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My tire patches start to fail

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My tire patches start to fail

Old 08-16-10, 08:53 AM
  #1  
kamtsa
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My tire patches start to fail

Recently my on the road tire patches keep failing. They do stay in place but the gas leaks through a small tunnel under the patch. This happens during the ride itself, not over long time.

The main change I can think of is that I started using a CO2 inflater. Is it possible that the CO2 causes it to fail e.g. due to the low temperature, rapid pressure buildup or other properties of CO2?

Up to few months ago, before the change, I had much higher patching success rate.

I am using Schwalbe tires at 90psi, with Rem patch kit.

Thanks,

Kam
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Old 08-16-10, 08:58 AM
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I don't think the CO2 is the issue. What I have noticed over the past year or so is that the tubes require more thorough scuffing in the glue area or the patches do not hold as well. I don't know why that is. I do know that this has solved my problems. Maybe it will solve yours as well.
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Old 08-16-10, 09:43 AM
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I agree about careful scuffing. I also bought tube patch glue at the auto parts store, I feel it's better though no formal testing.
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Old 08-16-10, 09:46 AM
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I keep a few of these in the seatbag to clean the area prior to applying the "glue."
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Old 08-16-10, 10:01 AM
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How about something radical like replacing a damaged tube?
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Old 08-16-10, 10:06 AM
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When applying the patch, make sure the tube is inflated to roughly the size it will be when expanded inside the tyre. This prevents the patch from stretching and possibly unsticking itself from the tube.
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Old 08-16-10, 10:07 AM
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Originally Posted by DieselDan View Post
How about something radical like replacing a damaged tube?
Instead of patching it? I don't get what you're saying? A lot of times when a person is patching a tube, it means they've already used the replacement tube they carry -- if they even carry one.

And to the OP... always use glue patches. Never those adhesive ones. Also, when you put the glue on, wait until it becomes just barely opaque and the put the patch on while applying lots of pressure. Keep applying pressure for a few minutes and then use it. This method fuses the two pieces of rubber.
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Old 08-16-10, 10:21 AM
  #8  
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I've only once had a patch fail like that, it was also the only time I didn't let the vulcanizer fully dry out before putting on the patch. The 'tunnel' was where the vulcanizer was a bit thicker.
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Old 08-16-10, 10:40 AM
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Originally Posted by kamtsa View Post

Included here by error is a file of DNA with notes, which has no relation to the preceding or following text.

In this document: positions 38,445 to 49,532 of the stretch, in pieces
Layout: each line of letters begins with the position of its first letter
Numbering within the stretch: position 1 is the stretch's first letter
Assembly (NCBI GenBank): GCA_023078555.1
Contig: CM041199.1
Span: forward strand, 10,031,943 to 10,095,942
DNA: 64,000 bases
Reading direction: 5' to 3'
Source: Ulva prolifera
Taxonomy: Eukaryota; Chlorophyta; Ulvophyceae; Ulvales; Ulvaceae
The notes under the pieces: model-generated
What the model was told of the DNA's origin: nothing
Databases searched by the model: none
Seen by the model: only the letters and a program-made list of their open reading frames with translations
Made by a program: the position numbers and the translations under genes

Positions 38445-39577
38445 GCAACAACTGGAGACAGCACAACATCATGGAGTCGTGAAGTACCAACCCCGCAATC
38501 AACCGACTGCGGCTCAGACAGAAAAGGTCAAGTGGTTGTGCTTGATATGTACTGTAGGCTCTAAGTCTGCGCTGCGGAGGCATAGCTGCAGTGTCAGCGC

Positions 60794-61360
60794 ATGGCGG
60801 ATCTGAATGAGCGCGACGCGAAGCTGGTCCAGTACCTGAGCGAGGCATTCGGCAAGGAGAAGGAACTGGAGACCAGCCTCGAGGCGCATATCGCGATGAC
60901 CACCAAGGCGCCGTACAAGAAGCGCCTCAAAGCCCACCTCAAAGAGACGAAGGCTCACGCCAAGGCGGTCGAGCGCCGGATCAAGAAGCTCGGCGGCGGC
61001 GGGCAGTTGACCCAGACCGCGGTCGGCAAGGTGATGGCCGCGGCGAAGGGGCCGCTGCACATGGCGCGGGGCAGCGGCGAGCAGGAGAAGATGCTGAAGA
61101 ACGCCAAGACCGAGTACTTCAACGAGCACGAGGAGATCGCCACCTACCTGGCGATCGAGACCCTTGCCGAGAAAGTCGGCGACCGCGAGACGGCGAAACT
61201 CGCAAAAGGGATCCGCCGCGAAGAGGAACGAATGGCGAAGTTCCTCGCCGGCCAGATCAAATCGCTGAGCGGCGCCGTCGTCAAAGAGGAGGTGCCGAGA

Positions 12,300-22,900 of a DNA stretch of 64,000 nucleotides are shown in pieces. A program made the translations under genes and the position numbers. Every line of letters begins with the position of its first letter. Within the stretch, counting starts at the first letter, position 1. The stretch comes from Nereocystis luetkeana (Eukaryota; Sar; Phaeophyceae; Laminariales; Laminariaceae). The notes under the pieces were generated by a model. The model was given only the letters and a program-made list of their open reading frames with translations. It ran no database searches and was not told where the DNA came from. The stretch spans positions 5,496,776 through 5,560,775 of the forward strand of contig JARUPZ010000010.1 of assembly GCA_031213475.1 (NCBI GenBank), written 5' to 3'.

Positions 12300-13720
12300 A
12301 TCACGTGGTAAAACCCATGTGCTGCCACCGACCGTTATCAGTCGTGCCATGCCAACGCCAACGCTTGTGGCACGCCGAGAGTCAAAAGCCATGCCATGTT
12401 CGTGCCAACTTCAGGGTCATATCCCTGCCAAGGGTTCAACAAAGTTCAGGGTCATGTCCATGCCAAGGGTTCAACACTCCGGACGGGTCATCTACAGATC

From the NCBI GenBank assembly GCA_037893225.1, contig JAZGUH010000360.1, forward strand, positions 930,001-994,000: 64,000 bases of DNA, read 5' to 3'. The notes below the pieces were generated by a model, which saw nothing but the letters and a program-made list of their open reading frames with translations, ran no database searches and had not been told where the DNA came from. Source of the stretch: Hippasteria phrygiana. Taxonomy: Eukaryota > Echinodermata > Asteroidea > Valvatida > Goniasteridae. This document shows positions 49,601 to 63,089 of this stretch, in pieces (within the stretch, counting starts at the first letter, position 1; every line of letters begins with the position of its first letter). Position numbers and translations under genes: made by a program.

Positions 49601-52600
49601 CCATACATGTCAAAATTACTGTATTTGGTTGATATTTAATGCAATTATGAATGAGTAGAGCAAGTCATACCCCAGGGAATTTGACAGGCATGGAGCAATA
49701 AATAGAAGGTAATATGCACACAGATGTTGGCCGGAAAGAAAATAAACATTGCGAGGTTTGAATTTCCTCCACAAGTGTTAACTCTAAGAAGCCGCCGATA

Recently my on the road tire patches keep failing.
The CO2 is not the problem. It would be best to replace the tube on the road and then use a glue patch on the flat tube after you get home. Be sure to sand the whole area under the patch before applying the glue. I place a flat heavy weight on the patch while the glue dries overnight. Using a glue patch on the road can work but there are risks.
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Old 08-16-10, 10:44 AM
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Originally Posted by noisebeam View Post
I've only once had a patch fail like that, it was also the only time I didn't let the vulcanizer fully dry out before putting on the patch. The 'tunnel' was where the vulcanizer was a bit thicker.
It is possible that I had small lumps there because the glue was already punctures from previous usages.

How do you spread the glue? Should is is OK to spread with a finger? I avoid touching the glue and spread with the tube itself.
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Old 08-16-10, 10:45 AM
  #11  
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Originally Posted by DieselDan View Post
How about something radical like replacing a damaged tube?
That's what I ended doing but removing the rear wheel is a hassle (no QR, dealing with the chain/dérailleur, etc).
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Old 08-16-10, 10:46 AM
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Yes, the application techniques, of a clean scuffed surface on the tube and fresh glue, letting its solvents evaporate,
then stretching the combination to get them well bonded, takes time.

Using a CO2 cartridge , rather than a hand pump, suggests, to me, you were inclined to be rushing the job,
not taking sufficient time .. to get the patch well bonded.


I'm inclined to, preferably, have a new spare tube, and put it in on the road,
then patch the removed tube , so as to have it as the spare, for the next puncture.

Last edited by fietsbob; 08-16-10 at 10:51 AM.
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Old 08-16-10, 10:52 AM
  #13  
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In a recent spat of flats, I also have had a an increase in patch failure. First I had reviewed my technique (thourough scuffing, glue dry time, firm patch application, over night wait before inflation) What had changed with me is I had some old off brand patch kits picked up NOS. and I had started using a tube of rubber cement (slime brand). My assumption is that the patches my have aged (??) or were of low quality, though not by appearance. Even with a rash of flats I don't patch that much so in the future it's only going to be REMA patches and glue for me. I though perhaps there is adifference in rubber cememt and vulcanizing compound. I tried to read an old thread on the subject and was confused by the science.

As for replacing the tube, I commute and flip a few bikes. My budget is such that I will always patch if patchablle. I will say that since I stopped riding cheap tires and invested in name brand tires, my flats have reduced dramatically.

OBTW: The spat of flats were on old tubes which have since been replaced with new due to the failed patching. Does old tubes make a difference in patchability?
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Old 08-16-10, 12:24 PM
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Here are some of my techniques. My patch success rate is better than 90%.